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And this was my hair, dried naturally, before I started the experiment. 

Now it’s time for the fun part. With three classic orange Fantas in tow (even though I only ended up using two), I made my way to the bathroom, where I decided to wash my hair under the tub faucet instead of in the shower. I was totally okay with getting Fanta all up in my hair, but I wanted to avoid getting my skin sticky and gooey. So I hung my head and started pouring the first 20-ounce bottle of Fanta over my head.

At first, the only thing I noticed was how freezing cold the Fanta was (if you try this, I recommend either purchasing a bottle warm or waiting for it to warm). Then I noticed how loud the Fanta was fizzing. It’s wasn’t the quiet, familiar fizz you hear when you pour a soda into a cup. It was loud, as if I put a whole stick of butter on a hot pan and amplified the sound with a loudspeaker. Okay, obviously that’s bit of an exaggeration. But it was quite a loud fizz, and right in my ear! Which is obviously different from the relatively quiet shampoo and conditioner I usually use.

Other than that, there weren’t many notes to take. I simply worked the other bottle into my hair, getting it completely wet with the soda. Then I let it sit for a minute or two and snapped this beautifully attractive photo of myself.

As you can see, my hair looked quite stiff once coated in Fanta. When I began rinsing it out, however, this stiffness began to diminish. My hair didn’t feel much different, and it surprisingly didn’t smell bad. I figured the Fanta would make my hair hard to comb through, but there wasn’t any difficulty on that front, either. After that, I waited for my hair to dry. And I cleaned up the mess I made. Warning: Cleaning up Fanta is not fun.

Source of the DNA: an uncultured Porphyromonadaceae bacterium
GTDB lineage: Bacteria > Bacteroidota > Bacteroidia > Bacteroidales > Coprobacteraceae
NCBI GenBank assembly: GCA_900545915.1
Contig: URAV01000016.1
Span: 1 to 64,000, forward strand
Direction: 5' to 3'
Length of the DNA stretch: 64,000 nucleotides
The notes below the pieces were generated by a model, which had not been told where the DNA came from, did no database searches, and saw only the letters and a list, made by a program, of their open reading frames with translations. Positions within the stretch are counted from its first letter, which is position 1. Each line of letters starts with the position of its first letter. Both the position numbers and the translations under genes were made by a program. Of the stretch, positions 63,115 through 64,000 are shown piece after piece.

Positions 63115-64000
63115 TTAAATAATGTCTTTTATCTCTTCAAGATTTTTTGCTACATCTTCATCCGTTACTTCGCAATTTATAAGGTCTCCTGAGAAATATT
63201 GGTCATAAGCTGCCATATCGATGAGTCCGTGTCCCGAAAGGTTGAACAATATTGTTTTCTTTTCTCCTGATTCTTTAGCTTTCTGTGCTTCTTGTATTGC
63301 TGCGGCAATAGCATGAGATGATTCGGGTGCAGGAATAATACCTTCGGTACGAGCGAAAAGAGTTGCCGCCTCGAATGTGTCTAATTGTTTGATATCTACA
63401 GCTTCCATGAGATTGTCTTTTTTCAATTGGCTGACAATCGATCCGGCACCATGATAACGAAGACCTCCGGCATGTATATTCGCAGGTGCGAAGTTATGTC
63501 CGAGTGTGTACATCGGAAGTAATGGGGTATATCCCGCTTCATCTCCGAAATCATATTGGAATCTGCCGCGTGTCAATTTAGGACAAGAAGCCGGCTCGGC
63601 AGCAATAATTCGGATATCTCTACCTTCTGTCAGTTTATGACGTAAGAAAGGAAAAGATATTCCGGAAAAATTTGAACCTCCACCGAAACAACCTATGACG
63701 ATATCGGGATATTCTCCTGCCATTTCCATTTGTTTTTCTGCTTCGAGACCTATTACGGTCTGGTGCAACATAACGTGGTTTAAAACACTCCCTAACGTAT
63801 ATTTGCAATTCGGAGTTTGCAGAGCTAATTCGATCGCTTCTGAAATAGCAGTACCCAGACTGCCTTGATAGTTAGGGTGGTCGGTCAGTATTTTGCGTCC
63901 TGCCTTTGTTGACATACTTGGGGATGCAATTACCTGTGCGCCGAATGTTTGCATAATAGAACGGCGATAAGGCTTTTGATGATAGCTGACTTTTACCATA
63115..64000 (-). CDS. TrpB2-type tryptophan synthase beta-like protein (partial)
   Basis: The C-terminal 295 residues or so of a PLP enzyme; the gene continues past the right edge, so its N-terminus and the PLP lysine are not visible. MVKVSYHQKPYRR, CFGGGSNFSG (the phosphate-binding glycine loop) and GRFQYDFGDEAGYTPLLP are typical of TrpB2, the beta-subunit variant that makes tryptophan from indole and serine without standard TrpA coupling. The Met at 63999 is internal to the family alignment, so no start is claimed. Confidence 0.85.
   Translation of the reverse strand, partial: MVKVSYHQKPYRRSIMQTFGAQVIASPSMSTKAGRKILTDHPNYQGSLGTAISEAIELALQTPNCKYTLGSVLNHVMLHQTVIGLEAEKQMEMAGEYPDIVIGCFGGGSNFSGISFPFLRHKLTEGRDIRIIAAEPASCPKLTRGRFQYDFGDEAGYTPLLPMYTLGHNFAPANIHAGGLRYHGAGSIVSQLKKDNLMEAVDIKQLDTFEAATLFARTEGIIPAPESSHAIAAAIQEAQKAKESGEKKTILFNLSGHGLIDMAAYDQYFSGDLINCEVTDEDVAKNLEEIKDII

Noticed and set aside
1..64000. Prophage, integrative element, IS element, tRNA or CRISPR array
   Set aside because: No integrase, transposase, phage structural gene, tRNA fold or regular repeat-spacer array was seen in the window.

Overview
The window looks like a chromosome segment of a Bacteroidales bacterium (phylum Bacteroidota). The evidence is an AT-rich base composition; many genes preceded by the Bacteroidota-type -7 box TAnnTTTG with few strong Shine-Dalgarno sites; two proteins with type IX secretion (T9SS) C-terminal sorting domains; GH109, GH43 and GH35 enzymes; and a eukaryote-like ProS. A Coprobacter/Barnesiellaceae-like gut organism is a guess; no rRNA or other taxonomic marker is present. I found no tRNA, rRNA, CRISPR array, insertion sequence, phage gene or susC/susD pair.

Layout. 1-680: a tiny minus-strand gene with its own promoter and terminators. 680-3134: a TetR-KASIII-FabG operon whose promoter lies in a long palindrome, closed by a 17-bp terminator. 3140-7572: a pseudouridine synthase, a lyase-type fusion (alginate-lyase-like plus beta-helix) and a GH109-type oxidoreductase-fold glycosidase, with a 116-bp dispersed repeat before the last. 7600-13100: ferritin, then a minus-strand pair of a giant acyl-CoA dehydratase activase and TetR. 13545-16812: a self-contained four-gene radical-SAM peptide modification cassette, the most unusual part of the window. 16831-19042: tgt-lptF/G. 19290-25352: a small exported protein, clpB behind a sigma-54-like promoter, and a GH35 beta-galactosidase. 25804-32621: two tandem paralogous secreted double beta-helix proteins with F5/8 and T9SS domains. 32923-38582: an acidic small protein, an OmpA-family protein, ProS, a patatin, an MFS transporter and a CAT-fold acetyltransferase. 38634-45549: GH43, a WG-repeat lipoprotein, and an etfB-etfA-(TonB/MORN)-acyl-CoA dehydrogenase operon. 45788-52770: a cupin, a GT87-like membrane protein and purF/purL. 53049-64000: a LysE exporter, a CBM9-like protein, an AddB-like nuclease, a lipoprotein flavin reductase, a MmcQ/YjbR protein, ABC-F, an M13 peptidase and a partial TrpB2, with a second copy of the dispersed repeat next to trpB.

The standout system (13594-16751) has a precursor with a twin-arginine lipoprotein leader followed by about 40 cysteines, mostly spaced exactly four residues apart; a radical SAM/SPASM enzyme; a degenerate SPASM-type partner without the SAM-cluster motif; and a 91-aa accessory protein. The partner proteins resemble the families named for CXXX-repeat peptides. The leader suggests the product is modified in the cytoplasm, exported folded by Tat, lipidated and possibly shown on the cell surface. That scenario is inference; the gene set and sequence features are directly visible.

About two hours after my Fanta rinse, I inspected my hair to see how it dried. My hair was noticeably bigger. It dried with more volume, especially around my ears, where my curls formed. My curls were more defined, but I definitely had more frizz. I expected my hair would feel waxy and dirty or even sticky, but it actually felt pretty clean and healthy.

The next morning, though, my hair did feel slightly crisp. After I brushed through it all (see the photo below), it was apparent that my hair was at its biggest and its frizziest. But it didn’t feel as oily as it usually does after sleeping, and it had a pleasant, waxy texture to it. Other than that, it was my typical hair. Except, you know, its momentary reminiscence of the '70s disco era.

Yet again, a beautifully attractive photo of myself. Please enjoy.

The Conclusion

Did washing with Fanta improve my mane? Besides infusing added volume and extra curly texture, it didn’t do much. I admit that I liked playing around with my big hair the following day, and it was definitely different from the products I use that make my hair fall flat. That being said, my hair is pretty frizzy, and this only elevated the frizz even further. Would I recommend Fanta to my friends? Probably not, but I could see how it might help people with thinner, lighter hair than mine. Plus, for added volume and texture, this might be a great tool.

Washing with Fanta isn’t necessarily something I see myself doing regularly. I’m convinced that the citrus component helped improve the volume and texture of my hair, but it seems as though the rest of the ingredients only added to the frizz situation. It didn’t smell bad, which was nice, but it didn’t feel silky and soft, either. I might do it again (key word: might), but I can only see that happening when it’s the dead of winter and I can’t even get the strongest mousse.

Nonetheless, I now have more fond memories to add to my repertoire of Fanta moments.

And an extra bottle to actually drink.

Images: Melodi Erdogan; Giphy; SukiWaterhouse/Instagram